It was directed by the Presidency to take over the processing of gas payment on behalf of the GenCos

It had approval to apply 0.75% as administrative charges or cost on payment to gas suppliers.

The said 0.75% administrative charge is compulsory as it is a Condition Precedent (CP) for GenCos to access the N600bn the Federal Government has approved for immediate payment to gas suppliers and GenCos.

Introducing an additional burden of 0.75% to GenCos gas invoices payments implies that NBET is looking to rake in a windfall of not less than N2.7bn as its administrative fees for a service of only collating and submitting invoices to the Central Bank of Nigeria (CBN), who in effect makes the payment to GenCos and the gas parties.

If NBET gets its way in executing its planned action, it will set in motion a significant precedent that any entity can take up the role of a regulator in the NESI, giving directive without relevant stakeholder engagement and regulatory (NERC) approval.

NBET therefore needs to come out clean and make known where and when stakeholders’ meetings involving all parties such as the Regulator (NERC), NBET, Gas suppliers and GenCos held to discuss and explore the intricacies of such multi-party transaction before issuing such a directive.

The GenCos are worried that if NBET is allowed to carry on with this shenanigan for services that amount to nothing more than being a “delivery truck”, since the Market Operator (MO) does the major work of preparing invoices and settlement statement for NBET to pass same to CBN for payment. It should also be noted that NBET, acting only as a “conveyor belt” or “agent” of GenCos funds, is currently paid 2.5% of the total market payments.

NBET does not have the moral right to receive 100% of its service charge from the Market Operator (MO) while it does virtually nothing to enable GenCos receive their invoices in full. Probably, the monthly payment gap of GenCos market invoice is an incentive for NBET’s continued stay in the market to adjudicate any government intervention facility.

What is expected of NBET as the Obligor for the GenCos, is to come up with viable strategies to make the GenCos WHOLE and not to create a gaping HOLE in their limited finances.

If the relationship between the GenCos and other markets participants and agencies of government which is progressively becoming a master-slave or master-servant relationship is not addressed quickly, the time may just be right for GenCos to declare force majeure and release themselves of all market obligations, for which we (GenCos) cannot be held accountable.

With this renewed confidence for investors and the promise to provide incentives and the needed comfort by bearing the off-take market and default risks such as liquidity/payment risks, the GenCos invested in the power sector and are above all odds keeping to the terms of their contract, generating power in anticipation of the 100% payment promised in the Transition Electricity Market (TEM). The promise provoked some additional investments by GenCos with its attendant high cost of capital leading to increased debt profile.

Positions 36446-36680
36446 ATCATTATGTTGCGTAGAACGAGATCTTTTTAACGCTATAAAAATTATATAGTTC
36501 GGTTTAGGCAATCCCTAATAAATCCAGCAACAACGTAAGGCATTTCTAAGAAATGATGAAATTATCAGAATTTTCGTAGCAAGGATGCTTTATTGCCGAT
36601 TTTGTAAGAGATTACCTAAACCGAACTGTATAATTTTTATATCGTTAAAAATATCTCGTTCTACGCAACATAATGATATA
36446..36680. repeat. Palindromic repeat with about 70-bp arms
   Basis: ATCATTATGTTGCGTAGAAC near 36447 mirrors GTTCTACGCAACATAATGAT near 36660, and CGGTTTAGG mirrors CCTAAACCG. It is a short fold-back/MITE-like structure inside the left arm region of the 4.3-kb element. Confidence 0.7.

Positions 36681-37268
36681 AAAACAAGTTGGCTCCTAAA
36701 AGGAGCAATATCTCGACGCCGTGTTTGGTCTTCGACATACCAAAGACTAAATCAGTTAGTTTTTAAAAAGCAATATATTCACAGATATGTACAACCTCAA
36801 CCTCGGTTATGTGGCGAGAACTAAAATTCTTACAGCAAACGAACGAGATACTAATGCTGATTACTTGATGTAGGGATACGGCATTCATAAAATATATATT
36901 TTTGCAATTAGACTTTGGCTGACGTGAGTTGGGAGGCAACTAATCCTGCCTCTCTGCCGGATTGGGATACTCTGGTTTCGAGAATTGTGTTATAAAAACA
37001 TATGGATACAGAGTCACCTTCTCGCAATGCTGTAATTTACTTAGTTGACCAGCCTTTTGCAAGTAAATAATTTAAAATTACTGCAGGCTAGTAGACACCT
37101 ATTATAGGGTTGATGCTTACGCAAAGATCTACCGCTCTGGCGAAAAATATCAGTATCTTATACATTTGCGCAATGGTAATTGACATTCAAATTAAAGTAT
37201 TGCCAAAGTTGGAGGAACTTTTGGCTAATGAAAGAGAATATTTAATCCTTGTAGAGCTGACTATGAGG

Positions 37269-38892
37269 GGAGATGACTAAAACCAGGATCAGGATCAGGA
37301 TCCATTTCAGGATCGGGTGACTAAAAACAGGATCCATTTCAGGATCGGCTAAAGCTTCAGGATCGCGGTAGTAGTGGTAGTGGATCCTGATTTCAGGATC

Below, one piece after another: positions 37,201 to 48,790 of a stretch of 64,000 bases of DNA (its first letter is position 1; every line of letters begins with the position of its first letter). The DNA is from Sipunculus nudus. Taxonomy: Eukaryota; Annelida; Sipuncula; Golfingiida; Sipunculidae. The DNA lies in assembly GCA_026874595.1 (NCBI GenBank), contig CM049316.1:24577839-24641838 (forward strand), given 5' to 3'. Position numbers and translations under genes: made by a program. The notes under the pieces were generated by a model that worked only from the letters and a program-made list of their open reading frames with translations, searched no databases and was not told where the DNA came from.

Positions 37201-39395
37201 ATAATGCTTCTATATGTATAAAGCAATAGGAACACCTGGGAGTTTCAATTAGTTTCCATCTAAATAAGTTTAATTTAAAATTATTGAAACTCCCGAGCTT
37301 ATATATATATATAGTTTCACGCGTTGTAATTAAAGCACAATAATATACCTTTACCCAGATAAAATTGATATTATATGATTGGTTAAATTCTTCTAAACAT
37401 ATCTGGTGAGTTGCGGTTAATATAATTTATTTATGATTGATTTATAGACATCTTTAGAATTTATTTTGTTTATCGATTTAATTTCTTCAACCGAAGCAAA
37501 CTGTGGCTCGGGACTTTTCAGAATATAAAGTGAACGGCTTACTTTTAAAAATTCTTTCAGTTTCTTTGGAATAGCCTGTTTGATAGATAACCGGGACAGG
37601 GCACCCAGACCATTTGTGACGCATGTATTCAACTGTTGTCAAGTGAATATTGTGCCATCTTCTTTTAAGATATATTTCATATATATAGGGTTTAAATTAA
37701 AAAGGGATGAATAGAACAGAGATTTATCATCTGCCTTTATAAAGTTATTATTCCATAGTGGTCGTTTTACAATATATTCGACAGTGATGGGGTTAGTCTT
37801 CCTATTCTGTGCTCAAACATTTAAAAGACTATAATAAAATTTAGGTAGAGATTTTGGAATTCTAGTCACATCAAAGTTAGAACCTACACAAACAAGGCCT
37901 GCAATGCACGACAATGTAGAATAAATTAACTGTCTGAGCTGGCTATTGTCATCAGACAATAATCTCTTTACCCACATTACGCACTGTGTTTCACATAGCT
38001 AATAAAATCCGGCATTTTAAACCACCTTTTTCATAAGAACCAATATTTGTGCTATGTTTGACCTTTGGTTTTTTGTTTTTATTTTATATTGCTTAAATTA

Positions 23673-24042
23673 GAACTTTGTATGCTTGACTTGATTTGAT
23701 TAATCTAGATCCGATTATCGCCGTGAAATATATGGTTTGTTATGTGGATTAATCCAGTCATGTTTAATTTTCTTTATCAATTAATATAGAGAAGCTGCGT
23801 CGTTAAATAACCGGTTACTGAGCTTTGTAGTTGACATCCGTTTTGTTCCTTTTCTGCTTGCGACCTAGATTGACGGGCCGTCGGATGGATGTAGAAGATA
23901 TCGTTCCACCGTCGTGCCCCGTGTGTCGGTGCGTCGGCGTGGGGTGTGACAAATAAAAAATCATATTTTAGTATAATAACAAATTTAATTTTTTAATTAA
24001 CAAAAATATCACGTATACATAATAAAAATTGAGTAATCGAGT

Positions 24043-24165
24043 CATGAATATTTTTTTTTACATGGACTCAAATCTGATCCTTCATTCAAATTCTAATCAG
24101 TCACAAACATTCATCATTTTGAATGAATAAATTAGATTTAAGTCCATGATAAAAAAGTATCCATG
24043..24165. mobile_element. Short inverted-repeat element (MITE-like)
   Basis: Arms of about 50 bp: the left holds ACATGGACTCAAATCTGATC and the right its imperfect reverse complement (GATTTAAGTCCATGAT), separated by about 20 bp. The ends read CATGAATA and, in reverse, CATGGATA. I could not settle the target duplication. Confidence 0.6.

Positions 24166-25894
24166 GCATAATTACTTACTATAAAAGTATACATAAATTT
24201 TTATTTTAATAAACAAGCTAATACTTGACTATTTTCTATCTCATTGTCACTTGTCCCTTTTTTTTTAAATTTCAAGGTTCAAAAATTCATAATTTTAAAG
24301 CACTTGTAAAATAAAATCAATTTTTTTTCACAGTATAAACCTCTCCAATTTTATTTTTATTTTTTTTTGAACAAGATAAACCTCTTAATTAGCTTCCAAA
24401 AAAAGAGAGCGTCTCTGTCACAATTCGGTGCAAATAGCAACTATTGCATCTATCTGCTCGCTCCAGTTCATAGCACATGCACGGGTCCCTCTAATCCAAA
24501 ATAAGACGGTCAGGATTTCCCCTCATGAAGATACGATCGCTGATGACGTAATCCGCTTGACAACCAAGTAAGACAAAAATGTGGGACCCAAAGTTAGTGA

The TEM Promise of 100% GenCo invoice settlement by NBET failed, placing a big financial burden on the GenCos. The GenCos were made to bear the brunt of this lack-lustre performance on the part of NBET.

The Federal government in their magnanimity, intervened to ameliorate the plight of the GenCos by introducing various instruments to partially pay GenCos for energy delivered while capacities not utilised but made available was unaccounted for.

The Federal Government has once again stepped up and approved the sum of Six Hundred Billion Naira (N600bn) as a short term intervention to pay for energy generated and delivered while it resolves the issues faced by other critical players in the Nigerian Electricity Supply Industry (NESI). To assess this fund, again, GenCos are faced with a bullish behaviour from an agency that is supposed to be representing/protecting their interest. In previous situations, they were threatened to sign various obnoxious agreements (Security Trust Deed and PPA Activation agreements or such documents) before they are paid.

As if that was not enough, NBET is at it again, this time mandatorily issuing arbitrary and unilateral decision, which should not be possible for a market licensee.

NBET, on 13th September 2019 issued a letter to individual thermal GenCos directing them to obtain, as a matter of urgency, their respective board approvals or resolutions, bequeathing responsibility for payment of gas and transportation to the respective supply companies for an administrative charge of 0.75%.

The letter gave each GenCo three (3) working days ultimatum to respond with the board resolution i.e. September 18, 2019 or face non-payment of energy invoices. It should be noted that NBET like other market participants, is a licensee of NERC and as such is expected to understand that in a regulated market, every expense/cost must be backed by a regulatory approval for effective computation of the market tariffs